Among the programs that most affected children is one aimed at retirees. Social Security cut child poverty by 14 percent, more than twice as much as it did a quarter-century ago, both because benefits grew and because more children now live with elderly parents or grandparents.

Cash aid — now called Temporary Assistance for Needy Families — is the rare program whose anti-poverty effect seemingly declined. Benefits withered and enrollment plunged, as work rules made aid harder to get. But the analysis counts only the money the program provided, not whether it led more families to work and escape poverty on their own.

“It’s not just about the amount of dollars that flow into households from the program itself,” said Robert Doar, the president of the conservative American Enterprise Institute. “It’s about sending a message that going to work is the path out of poverty. That message got through.”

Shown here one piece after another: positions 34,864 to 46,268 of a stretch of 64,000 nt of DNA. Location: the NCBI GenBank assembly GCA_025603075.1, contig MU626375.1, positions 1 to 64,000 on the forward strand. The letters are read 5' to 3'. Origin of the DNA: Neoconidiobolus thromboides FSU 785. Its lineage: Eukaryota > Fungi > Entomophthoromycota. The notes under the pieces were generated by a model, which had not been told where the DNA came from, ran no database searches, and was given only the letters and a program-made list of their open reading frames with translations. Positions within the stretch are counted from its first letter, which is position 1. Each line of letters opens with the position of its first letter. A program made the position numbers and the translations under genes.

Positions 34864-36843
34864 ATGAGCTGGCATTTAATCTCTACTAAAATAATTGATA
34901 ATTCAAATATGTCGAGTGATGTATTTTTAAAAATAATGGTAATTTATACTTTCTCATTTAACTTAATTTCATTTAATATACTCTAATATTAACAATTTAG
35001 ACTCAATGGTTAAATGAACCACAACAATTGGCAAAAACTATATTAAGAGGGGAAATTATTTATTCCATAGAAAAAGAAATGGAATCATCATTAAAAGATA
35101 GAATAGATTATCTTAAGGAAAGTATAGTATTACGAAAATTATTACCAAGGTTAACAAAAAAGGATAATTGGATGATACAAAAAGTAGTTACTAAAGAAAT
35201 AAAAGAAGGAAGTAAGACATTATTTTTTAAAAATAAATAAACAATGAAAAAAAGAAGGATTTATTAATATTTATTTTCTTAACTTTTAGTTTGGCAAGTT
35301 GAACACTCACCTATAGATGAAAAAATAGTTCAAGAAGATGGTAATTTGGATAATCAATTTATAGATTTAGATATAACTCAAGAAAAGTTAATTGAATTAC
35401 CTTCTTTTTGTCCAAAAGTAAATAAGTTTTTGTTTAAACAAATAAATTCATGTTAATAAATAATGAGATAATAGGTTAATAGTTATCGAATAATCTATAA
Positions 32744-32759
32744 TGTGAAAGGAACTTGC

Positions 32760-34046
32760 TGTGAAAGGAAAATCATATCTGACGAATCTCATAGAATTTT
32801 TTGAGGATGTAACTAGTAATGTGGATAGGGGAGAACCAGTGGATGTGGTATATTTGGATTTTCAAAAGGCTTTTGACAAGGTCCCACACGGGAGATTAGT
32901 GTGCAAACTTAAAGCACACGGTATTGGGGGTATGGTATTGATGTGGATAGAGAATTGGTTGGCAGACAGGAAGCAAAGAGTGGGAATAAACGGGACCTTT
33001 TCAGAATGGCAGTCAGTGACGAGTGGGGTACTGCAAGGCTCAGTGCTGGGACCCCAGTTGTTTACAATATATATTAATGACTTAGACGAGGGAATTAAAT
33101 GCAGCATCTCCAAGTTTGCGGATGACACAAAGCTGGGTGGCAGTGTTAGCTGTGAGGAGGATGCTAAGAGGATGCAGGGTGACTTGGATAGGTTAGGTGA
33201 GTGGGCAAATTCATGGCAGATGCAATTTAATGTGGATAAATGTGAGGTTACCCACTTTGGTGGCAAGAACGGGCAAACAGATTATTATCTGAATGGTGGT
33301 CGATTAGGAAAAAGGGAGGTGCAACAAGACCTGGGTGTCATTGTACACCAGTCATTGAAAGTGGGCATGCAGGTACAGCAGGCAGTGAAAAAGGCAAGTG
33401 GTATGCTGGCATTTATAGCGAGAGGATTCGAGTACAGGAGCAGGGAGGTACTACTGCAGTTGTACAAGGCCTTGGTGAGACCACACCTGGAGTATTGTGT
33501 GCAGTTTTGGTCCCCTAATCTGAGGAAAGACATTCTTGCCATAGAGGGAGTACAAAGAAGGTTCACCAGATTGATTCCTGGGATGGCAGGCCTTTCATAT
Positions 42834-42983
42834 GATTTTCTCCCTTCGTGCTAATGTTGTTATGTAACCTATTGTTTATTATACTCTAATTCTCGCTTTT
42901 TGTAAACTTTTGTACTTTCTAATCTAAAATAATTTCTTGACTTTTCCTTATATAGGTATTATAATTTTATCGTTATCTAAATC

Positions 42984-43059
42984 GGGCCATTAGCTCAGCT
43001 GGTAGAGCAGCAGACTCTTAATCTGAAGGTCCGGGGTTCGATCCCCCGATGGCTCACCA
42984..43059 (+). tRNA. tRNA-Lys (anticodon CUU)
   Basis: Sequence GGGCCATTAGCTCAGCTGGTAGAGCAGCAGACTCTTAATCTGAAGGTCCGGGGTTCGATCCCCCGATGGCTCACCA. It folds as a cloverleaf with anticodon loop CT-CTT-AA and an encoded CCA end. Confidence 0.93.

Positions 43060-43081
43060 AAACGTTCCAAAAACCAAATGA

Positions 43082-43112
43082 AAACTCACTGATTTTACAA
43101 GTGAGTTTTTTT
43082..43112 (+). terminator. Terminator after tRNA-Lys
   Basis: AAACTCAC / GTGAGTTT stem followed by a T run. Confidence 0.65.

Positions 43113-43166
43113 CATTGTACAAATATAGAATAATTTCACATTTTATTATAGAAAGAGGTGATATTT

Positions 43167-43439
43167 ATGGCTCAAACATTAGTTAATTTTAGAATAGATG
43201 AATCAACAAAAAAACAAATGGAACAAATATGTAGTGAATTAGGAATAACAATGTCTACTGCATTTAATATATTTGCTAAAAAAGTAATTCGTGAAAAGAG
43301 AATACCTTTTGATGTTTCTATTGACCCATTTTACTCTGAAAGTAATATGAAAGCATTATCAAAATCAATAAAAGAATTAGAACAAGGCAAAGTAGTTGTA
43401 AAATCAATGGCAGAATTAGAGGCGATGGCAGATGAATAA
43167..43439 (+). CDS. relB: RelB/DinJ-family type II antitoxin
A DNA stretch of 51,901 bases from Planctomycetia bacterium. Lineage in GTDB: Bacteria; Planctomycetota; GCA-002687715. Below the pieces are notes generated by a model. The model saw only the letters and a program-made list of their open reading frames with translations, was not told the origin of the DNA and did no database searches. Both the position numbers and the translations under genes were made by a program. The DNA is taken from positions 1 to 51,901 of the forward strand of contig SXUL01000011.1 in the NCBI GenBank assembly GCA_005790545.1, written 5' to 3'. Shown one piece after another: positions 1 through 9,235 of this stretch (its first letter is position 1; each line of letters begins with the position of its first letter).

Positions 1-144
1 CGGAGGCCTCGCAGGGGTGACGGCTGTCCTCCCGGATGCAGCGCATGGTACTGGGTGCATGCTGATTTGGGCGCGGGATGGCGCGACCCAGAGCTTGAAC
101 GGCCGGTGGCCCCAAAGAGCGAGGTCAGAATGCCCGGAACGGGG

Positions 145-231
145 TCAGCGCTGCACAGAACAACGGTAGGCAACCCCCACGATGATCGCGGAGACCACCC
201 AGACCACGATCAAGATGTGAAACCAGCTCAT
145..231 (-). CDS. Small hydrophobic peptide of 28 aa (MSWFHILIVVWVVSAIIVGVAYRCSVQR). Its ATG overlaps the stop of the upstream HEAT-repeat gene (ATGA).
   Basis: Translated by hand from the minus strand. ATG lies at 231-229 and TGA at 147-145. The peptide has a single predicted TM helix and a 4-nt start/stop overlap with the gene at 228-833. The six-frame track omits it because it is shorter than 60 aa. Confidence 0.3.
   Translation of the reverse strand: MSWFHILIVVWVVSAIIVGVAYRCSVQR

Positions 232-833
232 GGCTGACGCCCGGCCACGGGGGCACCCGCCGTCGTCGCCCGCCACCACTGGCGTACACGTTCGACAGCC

Mr. Doar said the welfare law, by encouraging work, made policymakers more inclined to support other aid expansions.

“If you work, we will help you — Americans like that message,” he said.

While critics feared welfare limits would hurt the poor during recessions, the safety net performed better than in the past downturns — an unexpected finding. Even during the Great Recession, the worst economic crisis in 80 years, child poverty rose by just 4 percent (in part because Congress approved temporary help).

Likewise, despite fears of a rise in deep poverty (living on less than half the poverty line) has fallen by 56 percent.

While the Census Bureau’s methods tend to underestimate aid from some programs (SNAP) and overestimate others (tax credits), Robert Greenstein, a researcher at the Brookings Institution, said technical adjustments would not undercut the findings.

“The decline in child poverty is very, very impressive, and it is overwhelmingly due to the increased effectiveness of government programs,” he said.